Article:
Scrutiny for lobbyists

Maryland has far to go in providing real transparency in Annapolis

August 23, 2010|By Jason Clemens and Julie Kaszton

Recent scandals, runaway spending and ongoing fiscal crises have all boosted interest in lobbying. Washington, D.C., draws much of the new interest, but states, including Maryland, also deserve scrutiny.

According to "State-Level Lobbying and Taxpayers: How Much Do We Really Know?" — our recent report for the Pacific Research Institute — Maryland ranked a disappointing 46th among the states in lobbying transparency. This study examined both state lobbying disclosure laws and accessibility to the disclosed information.

In terms of lobbying disclosure laws, Maryland ranked 47th. In all, 37 different aspects of Maryland's lobbying laws were examined, including the breadth of registration for lobbying activities, the degree of reporting required, and exemptions for government. Maryland's laws achieved only 13 of the 37 components analyzed.

The state's disclosure laws clearly need to be broadened and deepened — but that alone will not be sufficient.

"State-Level Lobbying and Taxpayers" also looked at the accessibility of the information for interested citizens. After all, it's not enough to simply require lobbying activities to be disclosed. The information must be accessible to legislators, concerned citizens and journalists in a timely and clear manner. A total of 22 components of accessibility were analyzed, including whether current and historical data were available, and their level of detail.

The study also assessed how users could sort and analyze data by different criteria, and rated the accessibility of the website. Maryland received a score of 9.2 out of the 22 criteria, ranking it in the middle of the pack: 26th in the nation. But like other states, the problems in Maryland go beyond disclosure and accessibility.

Maryland does not subject all lobbying to the same standards. Some lobbying is conducted and funded by private interests, while other lobbying is done by governments. The state requires individuals in the private sector to register and report their lobbying activities but exempts certain people in the public sector, even though they pursue the same lobbying activities — with taxpayers footing the bill.

For example, Maryland's lobbying laws exempt 10 of the 11 categories of potential participants from registering and reporting, including the executive branch, the legislative branch, government agencies and public entities. Similarly, Maryland exempts government agencies and public officials from lobbying regulations imposed on private-sector organizations and individuals. And government agencies are not subject to the same disclosure requirements as either private sector lobbyists or principals.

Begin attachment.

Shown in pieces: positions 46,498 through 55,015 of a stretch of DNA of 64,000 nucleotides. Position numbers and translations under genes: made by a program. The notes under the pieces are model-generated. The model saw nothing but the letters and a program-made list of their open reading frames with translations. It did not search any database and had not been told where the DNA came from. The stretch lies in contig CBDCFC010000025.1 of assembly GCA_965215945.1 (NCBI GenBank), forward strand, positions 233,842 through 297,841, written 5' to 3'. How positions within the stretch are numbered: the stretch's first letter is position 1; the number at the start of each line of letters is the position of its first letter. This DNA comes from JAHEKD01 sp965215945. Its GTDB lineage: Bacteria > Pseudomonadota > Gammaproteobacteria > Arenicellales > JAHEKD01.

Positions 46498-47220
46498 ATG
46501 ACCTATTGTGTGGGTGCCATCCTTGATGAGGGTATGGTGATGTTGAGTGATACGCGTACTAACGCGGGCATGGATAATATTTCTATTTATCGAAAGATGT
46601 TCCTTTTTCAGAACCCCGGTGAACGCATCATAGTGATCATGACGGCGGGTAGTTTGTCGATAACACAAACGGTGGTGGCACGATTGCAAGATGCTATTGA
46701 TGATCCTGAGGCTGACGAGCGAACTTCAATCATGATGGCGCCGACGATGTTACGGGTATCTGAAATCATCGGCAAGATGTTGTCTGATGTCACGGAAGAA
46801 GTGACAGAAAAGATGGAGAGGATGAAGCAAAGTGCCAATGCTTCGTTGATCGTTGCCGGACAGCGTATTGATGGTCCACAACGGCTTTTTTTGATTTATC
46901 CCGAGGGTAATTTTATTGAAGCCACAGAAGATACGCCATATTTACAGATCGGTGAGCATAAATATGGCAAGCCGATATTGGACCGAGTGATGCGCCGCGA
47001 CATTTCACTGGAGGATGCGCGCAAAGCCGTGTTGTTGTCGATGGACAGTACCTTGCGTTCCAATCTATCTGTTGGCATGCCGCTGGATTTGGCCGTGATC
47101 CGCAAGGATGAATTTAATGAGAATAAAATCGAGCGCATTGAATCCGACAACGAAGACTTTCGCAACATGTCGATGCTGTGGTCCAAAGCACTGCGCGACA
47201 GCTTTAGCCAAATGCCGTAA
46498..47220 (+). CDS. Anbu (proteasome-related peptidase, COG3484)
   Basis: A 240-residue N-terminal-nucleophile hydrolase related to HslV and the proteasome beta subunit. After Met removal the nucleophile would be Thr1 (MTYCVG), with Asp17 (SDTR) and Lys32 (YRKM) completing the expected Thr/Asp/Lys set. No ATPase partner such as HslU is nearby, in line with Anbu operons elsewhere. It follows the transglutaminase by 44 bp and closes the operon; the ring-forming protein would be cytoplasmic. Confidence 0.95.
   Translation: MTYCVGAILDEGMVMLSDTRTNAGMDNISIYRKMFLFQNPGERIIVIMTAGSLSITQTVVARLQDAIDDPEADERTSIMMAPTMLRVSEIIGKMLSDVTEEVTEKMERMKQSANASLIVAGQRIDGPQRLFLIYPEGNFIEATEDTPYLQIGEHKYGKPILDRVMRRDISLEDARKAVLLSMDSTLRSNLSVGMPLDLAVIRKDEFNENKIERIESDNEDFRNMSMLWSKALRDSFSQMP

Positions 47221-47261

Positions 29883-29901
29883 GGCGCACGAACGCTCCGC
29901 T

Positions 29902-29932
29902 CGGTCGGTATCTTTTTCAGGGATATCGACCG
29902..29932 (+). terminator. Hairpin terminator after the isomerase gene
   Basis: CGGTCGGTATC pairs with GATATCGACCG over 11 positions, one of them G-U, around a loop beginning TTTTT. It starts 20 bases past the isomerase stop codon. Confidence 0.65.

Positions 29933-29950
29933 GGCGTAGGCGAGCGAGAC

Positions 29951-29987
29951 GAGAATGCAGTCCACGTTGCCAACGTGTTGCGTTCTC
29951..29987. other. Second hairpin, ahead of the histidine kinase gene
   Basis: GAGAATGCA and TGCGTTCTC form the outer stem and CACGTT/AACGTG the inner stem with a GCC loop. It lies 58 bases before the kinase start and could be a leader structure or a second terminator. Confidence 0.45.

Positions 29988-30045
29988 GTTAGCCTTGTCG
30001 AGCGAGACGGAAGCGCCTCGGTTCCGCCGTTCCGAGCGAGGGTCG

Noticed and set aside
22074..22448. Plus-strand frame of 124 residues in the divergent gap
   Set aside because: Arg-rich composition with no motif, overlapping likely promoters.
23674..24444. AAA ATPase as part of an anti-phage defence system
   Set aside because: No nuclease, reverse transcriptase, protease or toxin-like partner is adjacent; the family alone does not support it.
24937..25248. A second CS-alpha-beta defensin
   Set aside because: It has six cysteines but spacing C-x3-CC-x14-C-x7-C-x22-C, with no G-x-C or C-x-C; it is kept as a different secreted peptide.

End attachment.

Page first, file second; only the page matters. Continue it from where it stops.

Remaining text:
State-level lobbying is not merely a theoretical matter. Key legislation hangs in the balance, and a great deal of money is involved. Figures from Maryland's State Ethics Commission show that companies and special-interest groups spent about $13.9 million on lobbying during a six-month period in 2009. This is not exactly chump change, and more than enough to warrant attention from those seeking reform.

Recent scandals such as those involving Washington lobbyist Jack Abramoff and the corrupt dealings with Indian gaming operations have moved some to call for a prohibition of lobbying, but that approach is misguided. As long as state governments tax, spend and regulate, there will be a legitimate need for lobbying. At the same time, taxpayers need to know what legislators are doing with their hard-earned money.

This calls for transparency in lobbying, and data that are easily accessible to all. Just as important, double standards are not acceptable. Lobbying by state governments and their many agencies should be subject to the same regulatory standards as lobbying by the private sector. Governments can use taxpayer dollars to finance advocacy for viewpoints with which taxpayers often disagree. That reality increases the need for transparency.

Like many other states, Maryland could stand some improvement on all counts, particularly its disclosure laws. Such reform will improve the behavior of lobbyists and enforce greater discipline on the lobbying process. If Maryland wants better government, and to set an example for other states, it should expand transparency and enforce a single standard for all lobbying activity.

Jason Clemens ( is the director of research at the Pacific Research Institute ( and a co-author with Julie Kaszton (, PRI policy fellow, of "State-Level Lobbying and Taxpayers."

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